Four Afghan deminers die in ambush

Four Afghan deminers have been shot dead during an ambush by suspected Taliban in the country's far-west, in the first deaths of humanitarian workers in Afghanistan this year.

    Taliban fighters are believed to be behind the attack

    The incident on Saturday tops two days of violence in Afghanistan in which three others died, including a US soldier, and 15 were injured in several attacks in the troubled southeast. 

    The latest victims, who worked for a non-governmental demining agency, were shot dead in western Farah province when their two-vehicle convoy was ambushed. 

    The governor of Farah, Haji Abd al-Hai Namati, said three deminers were killed at the scene and a fourth died later from his wounds after talking to police. 

    'Unfortunate incident'

    The deminers, who worked for the Organisation for Mine Clearance and Awareness in Afghanistan (OMAR), were on their way from Farah to neighbouring Herat province when they were attacked in Bala Buluk district, Namati said. 

    Namati said the armed fighters were driving a stationwagon and chased the two OMAR vehicles before spraying them with bullets.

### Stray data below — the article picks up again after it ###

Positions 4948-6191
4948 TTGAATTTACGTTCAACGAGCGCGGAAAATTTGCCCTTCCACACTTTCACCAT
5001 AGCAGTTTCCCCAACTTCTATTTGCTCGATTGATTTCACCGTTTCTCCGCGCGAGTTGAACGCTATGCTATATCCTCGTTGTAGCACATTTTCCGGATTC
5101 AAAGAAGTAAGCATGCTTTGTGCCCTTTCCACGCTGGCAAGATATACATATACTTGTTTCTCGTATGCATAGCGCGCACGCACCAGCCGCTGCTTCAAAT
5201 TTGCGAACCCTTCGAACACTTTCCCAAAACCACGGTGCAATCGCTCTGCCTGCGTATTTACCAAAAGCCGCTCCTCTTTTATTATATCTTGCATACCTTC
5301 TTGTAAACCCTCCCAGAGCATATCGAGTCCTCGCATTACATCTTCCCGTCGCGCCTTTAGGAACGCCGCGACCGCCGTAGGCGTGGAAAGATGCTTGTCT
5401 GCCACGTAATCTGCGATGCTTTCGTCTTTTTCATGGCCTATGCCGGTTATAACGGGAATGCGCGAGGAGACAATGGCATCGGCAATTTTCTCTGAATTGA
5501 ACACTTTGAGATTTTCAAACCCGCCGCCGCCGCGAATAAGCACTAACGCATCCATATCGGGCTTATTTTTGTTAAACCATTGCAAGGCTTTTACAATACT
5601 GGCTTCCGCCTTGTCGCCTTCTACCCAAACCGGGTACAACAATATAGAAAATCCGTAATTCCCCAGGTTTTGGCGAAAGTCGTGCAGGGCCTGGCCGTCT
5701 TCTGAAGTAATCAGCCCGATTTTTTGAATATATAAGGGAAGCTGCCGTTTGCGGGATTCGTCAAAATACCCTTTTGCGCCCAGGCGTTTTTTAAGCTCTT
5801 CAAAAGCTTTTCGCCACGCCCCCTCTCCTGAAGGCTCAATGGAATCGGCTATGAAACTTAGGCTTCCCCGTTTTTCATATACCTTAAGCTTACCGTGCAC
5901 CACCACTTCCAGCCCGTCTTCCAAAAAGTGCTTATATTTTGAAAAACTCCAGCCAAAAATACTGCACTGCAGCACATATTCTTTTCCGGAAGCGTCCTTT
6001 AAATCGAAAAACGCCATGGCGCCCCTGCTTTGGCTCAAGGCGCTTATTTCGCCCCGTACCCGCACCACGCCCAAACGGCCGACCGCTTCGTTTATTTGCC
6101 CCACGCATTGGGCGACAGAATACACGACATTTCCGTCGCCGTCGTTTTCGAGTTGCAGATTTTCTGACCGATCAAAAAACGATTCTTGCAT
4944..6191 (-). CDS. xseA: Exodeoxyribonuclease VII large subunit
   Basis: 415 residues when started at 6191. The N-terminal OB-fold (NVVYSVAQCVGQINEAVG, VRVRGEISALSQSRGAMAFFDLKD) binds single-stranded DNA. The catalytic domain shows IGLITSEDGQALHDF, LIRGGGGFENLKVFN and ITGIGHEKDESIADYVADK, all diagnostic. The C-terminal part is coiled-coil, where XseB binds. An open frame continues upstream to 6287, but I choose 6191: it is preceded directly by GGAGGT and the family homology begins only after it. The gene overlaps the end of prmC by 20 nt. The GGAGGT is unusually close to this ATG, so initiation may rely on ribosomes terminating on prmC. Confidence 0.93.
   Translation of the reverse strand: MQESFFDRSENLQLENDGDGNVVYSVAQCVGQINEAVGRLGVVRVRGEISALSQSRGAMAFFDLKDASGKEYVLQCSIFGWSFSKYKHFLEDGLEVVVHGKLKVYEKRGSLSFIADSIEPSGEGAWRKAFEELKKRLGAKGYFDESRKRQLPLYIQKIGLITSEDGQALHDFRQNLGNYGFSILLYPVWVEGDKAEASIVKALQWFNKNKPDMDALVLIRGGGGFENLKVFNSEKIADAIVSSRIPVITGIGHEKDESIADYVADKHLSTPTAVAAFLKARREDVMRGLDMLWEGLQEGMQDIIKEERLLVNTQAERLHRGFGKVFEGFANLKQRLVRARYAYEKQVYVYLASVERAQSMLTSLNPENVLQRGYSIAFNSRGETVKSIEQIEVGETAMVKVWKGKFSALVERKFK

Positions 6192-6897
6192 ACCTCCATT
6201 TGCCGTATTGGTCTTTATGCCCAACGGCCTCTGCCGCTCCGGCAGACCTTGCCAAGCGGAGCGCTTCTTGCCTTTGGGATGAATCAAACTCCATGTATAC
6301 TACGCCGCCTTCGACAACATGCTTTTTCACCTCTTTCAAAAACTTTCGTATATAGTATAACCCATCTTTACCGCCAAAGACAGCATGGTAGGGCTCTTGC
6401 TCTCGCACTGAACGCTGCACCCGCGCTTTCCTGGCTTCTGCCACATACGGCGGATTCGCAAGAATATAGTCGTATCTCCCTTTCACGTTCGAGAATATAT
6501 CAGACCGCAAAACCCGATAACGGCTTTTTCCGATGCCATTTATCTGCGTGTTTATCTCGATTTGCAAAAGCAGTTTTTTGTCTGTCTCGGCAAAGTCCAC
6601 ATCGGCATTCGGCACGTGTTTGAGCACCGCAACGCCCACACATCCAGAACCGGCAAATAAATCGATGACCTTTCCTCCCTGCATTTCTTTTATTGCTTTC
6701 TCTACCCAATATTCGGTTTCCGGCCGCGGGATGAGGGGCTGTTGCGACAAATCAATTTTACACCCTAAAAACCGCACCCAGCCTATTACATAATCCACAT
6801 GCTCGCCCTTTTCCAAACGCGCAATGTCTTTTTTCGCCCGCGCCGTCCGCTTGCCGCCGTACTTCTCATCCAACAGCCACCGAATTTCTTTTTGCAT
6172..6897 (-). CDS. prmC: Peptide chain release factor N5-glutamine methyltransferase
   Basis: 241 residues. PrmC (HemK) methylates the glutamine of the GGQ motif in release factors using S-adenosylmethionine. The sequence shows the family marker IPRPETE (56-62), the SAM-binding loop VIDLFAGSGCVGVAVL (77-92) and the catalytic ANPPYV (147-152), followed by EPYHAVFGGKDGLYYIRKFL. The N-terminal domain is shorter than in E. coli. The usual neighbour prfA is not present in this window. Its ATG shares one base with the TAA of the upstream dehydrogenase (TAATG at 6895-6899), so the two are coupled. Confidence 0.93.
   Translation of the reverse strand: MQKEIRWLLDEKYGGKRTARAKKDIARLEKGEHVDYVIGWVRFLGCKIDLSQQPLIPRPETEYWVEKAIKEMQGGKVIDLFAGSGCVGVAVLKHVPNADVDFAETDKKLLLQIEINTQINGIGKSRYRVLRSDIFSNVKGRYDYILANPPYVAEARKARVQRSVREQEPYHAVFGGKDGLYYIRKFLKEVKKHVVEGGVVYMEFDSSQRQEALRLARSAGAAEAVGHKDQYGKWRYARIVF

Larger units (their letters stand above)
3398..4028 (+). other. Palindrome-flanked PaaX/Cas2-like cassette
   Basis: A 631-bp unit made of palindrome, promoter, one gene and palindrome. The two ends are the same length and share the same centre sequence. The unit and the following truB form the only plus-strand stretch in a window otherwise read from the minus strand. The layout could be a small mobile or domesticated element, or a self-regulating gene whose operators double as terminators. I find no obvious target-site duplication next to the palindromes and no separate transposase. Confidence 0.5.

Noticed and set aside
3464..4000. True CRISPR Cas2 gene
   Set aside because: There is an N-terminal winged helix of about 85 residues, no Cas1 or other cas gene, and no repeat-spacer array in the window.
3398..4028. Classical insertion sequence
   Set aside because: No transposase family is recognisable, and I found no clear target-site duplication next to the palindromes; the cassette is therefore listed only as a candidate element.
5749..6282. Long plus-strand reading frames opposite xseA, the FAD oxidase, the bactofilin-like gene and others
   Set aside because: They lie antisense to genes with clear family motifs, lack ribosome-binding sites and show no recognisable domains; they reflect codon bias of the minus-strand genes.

"This is an unfortunate incident," Namati said. "This is not the
    work of thieves or robbers. This is al-Qaida and Taliban behind this incident." 

    OMAR were not immediately available for comment on Saturday. 

    Targeting aid workers

    Saturday's attack is the worst incident targeting aid-workers
    since four Afghans working for the Danish Committee for Aid to Afghan Refugees (DACAAR) were killed in execution-style shootings in September in southeastern Ghazni province. 

    Farah is usually a quiet province with most of Afghanistan's
    insurgency and violence concentrated in the troubled south and southeast, along the porous border area with Pakistan where remnants of the ousted Islamic hardline Taliban regime and their al-Qaida allies are believed to be regrouping.

    SOURCE: AFP


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